[AI] Graphite - not graphene - could replace silicon transistors;
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Tue Jan 29 11:48:21 EST 2008
Graphite - not graphene - could replace silicon transistors;
Single-atom-thick layers of carbon have been touted as
an alternative to the silicon transistor, but now it
looks as if their multi-layered cousin might be a
A REPLACEMENT for the silicon transistor - the heart of the modern
computer - may be closer than expected, thanks to a material
discovered in the 16th century.
For the last 20 years, the number of transistors that can be
fitted onto a computer chip has doubled about every two years.
This trend can't continue indefinitely, however, as shrinking
silicon transistors down eventually makes them less efficient.
Recently a substance called graphene - hexagonal arrays of carbon
atoms in sheets one atom thick - has been touted as . One hundred
times thinner than the smallest silicon transistor possible,
graphene conducts electricity much more efficiently. It also has
exotic electronic properties which could be useful in quantum
But there's a problem: graphene sheets tend to curl up and react
with substances around them, making them difficult to build into
devices. Now Yakov Kopelevich and Pablo Esquinazi of the State
University of Campinas in Brazil claim that graphite, the
substance used in pencil leads, might be a more useful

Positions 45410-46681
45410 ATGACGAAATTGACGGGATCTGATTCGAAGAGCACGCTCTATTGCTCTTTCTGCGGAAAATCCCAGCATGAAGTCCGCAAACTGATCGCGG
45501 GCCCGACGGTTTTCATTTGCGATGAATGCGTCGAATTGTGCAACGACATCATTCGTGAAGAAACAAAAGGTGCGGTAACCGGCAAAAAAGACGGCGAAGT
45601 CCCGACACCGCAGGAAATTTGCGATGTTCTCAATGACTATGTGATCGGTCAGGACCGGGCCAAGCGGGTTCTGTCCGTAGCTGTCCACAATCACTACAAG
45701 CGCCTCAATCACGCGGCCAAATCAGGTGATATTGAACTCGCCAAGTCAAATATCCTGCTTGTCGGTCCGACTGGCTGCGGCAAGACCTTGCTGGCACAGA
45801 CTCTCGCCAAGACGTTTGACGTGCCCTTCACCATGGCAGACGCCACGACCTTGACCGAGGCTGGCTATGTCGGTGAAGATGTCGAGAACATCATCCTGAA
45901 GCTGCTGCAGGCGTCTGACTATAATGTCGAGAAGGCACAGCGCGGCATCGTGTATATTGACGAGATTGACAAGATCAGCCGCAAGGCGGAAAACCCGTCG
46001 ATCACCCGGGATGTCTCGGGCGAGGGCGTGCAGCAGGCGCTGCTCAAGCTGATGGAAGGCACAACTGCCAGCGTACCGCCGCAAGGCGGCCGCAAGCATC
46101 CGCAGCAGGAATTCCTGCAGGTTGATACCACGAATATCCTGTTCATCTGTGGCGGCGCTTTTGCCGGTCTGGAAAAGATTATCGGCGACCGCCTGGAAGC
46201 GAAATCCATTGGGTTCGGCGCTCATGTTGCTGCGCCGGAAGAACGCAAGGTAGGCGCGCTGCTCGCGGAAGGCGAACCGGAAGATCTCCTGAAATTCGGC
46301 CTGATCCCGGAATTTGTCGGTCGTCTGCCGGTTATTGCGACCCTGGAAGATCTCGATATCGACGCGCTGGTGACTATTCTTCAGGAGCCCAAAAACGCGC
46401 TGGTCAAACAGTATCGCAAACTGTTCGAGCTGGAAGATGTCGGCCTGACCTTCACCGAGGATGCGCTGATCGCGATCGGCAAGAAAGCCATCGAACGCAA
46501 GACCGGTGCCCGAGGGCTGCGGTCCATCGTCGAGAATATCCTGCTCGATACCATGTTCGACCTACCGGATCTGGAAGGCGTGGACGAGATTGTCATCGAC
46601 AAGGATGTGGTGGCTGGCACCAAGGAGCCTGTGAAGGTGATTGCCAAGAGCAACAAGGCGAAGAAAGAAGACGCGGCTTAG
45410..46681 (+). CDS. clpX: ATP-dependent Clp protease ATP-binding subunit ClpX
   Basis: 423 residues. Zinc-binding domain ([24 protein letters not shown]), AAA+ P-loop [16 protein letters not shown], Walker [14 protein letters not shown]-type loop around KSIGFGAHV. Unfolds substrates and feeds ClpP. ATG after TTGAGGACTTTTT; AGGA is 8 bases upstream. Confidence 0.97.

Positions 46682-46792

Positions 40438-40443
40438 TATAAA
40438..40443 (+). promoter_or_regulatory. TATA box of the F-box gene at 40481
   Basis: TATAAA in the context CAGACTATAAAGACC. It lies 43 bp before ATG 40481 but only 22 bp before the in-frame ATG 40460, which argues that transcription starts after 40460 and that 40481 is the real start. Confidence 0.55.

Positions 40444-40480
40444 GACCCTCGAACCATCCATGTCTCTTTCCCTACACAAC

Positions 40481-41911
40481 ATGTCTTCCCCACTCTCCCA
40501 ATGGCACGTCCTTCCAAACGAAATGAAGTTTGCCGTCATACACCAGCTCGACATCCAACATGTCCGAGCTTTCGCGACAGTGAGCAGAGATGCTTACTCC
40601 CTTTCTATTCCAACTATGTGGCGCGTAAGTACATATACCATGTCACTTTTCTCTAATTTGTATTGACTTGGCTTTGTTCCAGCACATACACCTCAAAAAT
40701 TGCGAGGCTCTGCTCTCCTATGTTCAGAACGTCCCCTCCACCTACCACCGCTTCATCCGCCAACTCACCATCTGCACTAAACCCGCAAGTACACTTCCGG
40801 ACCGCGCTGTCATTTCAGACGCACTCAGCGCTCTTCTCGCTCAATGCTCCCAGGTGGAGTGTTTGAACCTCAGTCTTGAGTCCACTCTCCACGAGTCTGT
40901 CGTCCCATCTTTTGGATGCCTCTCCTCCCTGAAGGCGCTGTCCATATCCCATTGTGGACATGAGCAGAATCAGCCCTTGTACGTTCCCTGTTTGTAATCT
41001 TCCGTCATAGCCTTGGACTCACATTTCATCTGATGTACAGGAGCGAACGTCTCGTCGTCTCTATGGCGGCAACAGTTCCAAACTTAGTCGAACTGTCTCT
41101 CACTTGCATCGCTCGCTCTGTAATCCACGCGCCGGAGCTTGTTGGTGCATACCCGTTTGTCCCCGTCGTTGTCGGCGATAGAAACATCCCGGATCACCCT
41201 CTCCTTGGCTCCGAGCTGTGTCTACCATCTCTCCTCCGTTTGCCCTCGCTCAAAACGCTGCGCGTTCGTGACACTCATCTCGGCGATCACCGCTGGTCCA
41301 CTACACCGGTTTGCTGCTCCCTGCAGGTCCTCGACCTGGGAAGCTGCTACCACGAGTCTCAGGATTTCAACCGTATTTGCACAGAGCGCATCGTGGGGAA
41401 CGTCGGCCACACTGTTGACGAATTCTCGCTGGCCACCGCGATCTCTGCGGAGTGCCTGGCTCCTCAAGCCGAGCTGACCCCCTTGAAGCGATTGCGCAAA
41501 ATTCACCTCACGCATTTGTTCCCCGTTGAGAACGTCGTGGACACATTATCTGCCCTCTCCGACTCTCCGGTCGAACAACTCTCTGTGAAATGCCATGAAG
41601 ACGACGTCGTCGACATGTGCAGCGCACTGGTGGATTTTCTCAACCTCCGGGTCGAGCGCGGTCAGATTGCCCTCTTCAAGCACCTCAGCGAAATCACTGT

alternative to silicon (Advanced Materials , DOI:
10.1002/adma.200702051). "All the properties of graphene are
present in grahite," says Kopelevich. He and Esquinazi point out
that graphite, which is made of multiple stacks of graphene
sheets, is easier and cheaper to produce and doesn't curl up,
thanks to the stabilising effect of the adjacent layers.
In the last few years the pair have shown that, as with graphene,
graphite's conductivity can be altered using a magnetic field and
that current can flow through it as though carried by massless
"particles" called Dirac fermions. Both properties will be
important in future quantum computers.
"It's good that we don't have to think only one layer [of carbon
atoms] will do everything," says Jorge Sofo, a graphene
researcher at Pennsylvania State University.
But according to Millie Dresselhaus, a nano-electronics expert at
the Massachusetts Institute of Technology, how much of the magic
of graphene is found in graphite remains to be seen. It is not
clear if graphite's electronic properties can be tuned to suit a
specific application, for example, something done easily in
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